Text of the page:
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What's wrong with Japan Inc?

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Kobe Steel scandal impacts planes, trains and autos

Top Japanese companies are doing damage control once again.

Industrial giant Kobe Steel is dealing with a global crisis this month after it owned up to falsifying data about products it sold to major brands like Boeing (BA) and Toyota (TM). And last week, Nissan halted production of cars for the Japanese market because of problems with its vehicle inspections.

Long admired for their precision manufacturing, big Japanese firms are making headlines for embarrassing missteps. Even senior government officials are getting worried.

"They shake the credibility of Japan's manufacturing, which is valued for its high quality and safety," Transportation Minister Keiichi Ishii told reporters Friday after the latest revelations from Kobe Steel (KBSTY) and Nissan (NSANF).

Other recent scandals include Takata's deadly airbags, Mitsubishi Motors' fudged fuel-efficiency tests and Toshiba (TOSBF)'s damaging debacles over its accounting and its nuclear power business.

'A sad reflection'

The problems suggest poor oversight by senior managers at Japanese businesses, experts say. That contrasts starkly with Japan Inc's reputation for quality that's widely credited with driving its success since the 1970s.

"Clearly, it is a sad reflection on aspects of the quality culture of Japan," said Professor Thomas Clarke, director of the Center for Corporate Governance at University of Technology Sydney's Business School.

Clarke attributes the failings in large part to the loyalty required from managers wishing to make their way up Japan's corporate ladder.

Related: Europe to planemakers: Stop buying Kobe Steel products

Long-term service at a company is rewarded with higher pay and tax benefits. That makes workers "reluctant to blow the whistle for fear of losing their job or being demoted," said Marcel Thielient, a Japan expert at research firm Capital Economics.

That appears to be what happened at Kobe Steel, where employees fabricated data on the strength and durability on copper and aluminum products going back at least a decade.

Toshiba: Fall of a Japanese icon

Toshiba: Fall of a Japanese icon

Cutting corners

Some experts say Japanese firms are too willing to sacrifice standards in order to grow market share and profits. That's a particular challenge in their domestic economy, which has struggled for decades with sputtering growth and falling prices.

"Corners can get cut and negative news is buried in the vain hope it might go away," said Professor Jeffrey Kingston, director of Asian Studies at Temple University Japan.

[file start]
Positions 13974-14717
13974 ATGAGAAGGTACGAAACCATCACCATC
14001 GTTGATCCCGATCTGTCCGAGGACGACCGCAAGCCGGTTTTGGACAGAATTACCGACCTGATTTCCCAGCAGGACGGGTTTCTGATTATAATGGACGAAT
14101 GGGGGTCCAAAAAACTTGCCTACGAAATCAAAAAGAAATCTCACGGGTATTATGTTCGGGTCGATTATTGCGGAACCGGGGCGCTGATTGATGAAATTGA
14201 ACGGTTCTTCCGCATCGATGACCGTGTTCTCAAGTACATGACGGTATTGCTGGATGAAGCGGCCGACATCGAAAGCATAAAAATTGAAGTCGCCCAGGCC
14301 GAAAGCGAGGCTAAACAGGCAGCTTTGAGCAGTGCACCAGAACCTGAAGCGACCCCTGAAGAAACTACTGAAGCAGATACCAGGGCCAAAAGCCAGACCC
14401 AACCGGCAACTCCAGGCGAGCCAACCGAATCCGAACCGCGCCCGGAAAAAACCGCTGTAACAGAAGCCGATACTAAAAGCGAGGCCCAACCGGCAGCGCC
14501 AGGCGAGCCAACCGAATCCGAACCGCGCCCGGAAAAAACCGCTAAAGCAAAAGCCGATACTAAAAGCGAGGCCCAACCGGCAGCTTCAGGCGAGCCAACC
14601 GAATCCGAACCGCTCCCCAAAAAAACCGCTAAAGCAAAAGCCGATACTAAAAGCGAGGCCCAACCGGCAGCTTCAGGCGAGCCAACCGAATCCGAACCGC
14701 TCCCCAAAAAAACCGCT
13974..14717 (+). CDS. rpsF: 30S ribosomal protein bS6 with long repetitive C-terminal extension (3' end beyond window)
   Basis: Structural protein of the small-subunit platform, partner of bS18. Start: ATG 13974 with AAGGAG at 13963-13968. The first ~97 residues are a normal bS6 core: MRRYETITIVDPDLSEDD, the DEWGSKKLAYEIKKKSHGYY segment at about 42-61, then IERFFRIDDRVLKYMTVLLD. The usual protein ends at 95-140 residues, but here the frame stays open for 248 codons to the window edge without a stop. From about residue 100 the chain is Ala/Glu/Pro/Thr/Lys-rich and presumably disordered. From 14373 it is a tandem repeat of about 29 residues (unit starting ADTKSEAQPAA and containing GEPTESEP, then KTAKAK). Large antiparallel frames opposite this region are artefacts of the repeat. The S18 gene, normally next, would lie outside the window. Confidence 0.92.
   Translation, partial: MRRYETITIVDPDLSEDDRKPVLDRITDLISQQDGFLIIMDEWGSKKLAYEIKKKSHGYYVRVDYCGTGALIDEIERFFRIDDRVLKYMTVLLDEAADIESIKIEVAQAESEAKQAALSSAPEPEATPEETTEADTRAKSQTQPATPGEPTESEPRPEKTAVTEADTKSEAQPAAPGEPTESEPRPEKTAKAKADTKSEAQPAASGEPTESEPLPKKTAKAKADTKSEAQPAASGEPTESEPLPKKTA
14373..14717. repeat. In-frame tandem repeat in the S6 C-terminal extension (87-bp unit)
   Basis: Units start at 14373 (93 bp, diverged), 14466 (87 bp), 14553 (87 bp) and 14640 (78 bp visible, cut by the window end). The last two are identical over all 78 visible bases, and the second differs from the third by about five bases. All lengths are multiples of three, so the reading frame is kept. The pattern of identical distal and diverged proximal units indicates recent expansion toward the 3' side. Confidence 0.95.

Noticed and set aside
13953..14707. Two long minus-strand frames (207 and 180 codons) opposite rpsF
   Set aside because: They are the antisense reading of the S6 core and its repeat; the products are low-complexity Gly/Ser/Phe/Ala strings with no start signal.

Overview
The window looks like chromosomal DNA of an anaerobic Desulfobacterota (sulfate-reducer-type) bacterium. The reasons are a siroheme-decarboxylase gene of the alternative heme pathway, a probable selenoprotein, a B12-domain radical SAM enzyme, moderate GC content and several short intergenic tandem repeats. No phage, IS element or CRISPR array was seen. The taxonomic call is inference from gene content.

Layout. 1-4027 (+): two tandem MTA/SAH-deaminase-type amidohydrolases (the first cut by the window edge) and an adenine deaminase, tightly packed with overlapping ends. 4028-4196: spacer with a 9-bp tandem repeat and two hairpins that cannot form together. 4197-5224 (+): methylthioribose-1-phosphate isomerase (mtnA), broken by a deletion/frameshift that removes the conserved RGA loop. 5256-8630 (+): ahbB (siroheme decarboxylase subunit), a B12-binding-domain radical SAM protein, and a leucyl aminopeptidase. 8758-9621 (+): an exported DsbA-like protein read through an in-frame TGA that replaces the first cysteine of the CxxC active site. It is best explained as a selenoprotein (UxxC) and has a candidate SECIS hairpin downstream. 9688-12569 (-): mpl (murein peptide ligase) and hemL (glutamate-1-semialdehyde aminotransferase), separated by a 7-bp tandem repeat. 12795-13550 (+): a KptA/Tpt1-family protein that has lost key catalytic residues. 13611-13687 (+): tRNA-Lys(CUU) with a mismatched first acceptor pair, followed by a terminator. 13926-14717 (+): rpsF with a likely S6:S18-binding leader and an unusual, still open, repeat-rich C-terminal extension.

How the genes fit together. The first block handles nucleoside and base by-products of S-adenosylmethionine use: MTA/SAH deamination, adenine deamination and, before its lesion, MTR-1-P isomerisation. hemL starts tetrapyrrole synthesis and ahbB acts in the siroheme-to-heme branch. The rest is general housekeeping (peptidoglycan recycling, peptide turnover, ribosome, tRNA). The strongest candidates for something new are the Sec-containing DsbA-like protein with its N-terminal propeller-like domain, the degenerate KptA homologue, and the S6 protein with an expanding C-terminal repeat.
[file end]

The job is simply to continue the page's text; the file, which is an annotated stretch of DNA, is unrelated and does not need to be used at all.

Related: How things got ugly for some of Japan's biggest brands

Japanese manufacturers are facing more competitive pressure than ever before. Aggressive rivals have emerged from China, South Korea and Taiwan -- neighboring economies that once lagged Japan but are now export powerhouses for high-end products like electronics and autos.

"Globalization of supply chains has put pressure on suppliers to do more for less," Kingston said. That's left some Japanese companies struggling to compete.

Last year, electronics giant Sharp was bought by Taiwan's Foxconn, a humbling comedown for one of Japan's most well-known brands. Foxconn also bid for Toshiba's microchip unit this year.

Airbag manufacturer Takata files for bankruptcy

Airbag manufacturer Takata files for bankruptcy

Anything for a quiet life

Japan knows it has a problem. In the past couple of years, the stock exchange has been prodding companies to improve oversight by bringing in external board members. But the cascade of scandals hasn't stopped.

A recent study by academics at the Tokyo Institute for Technology tried to get to the root of the problem.

The researchers looked into the so-called "quiet life hypothesis." They argue that Japanese managers often avoid making tough decisions like investing in new areas or cutting costs -- in other words, anything that's goes to make their life more difficult.

Related: Japan's economy faces huge challenges

The study also pointed to another issue. Japanese companies in similar industries often have unspoken agreements not to compete, which they seal by buying stock in one another. This naturally makes managers at these firms more complacent, the researchers found.

If Japanese companies are unable to shake off these problems soon, the country is set to suffer further.

"Japan will lose out as other Asian economies, including China, progressively raise their standards of quality and reliability," Clarke warned.

-- Yoko Wakatsuki contributed to this report.



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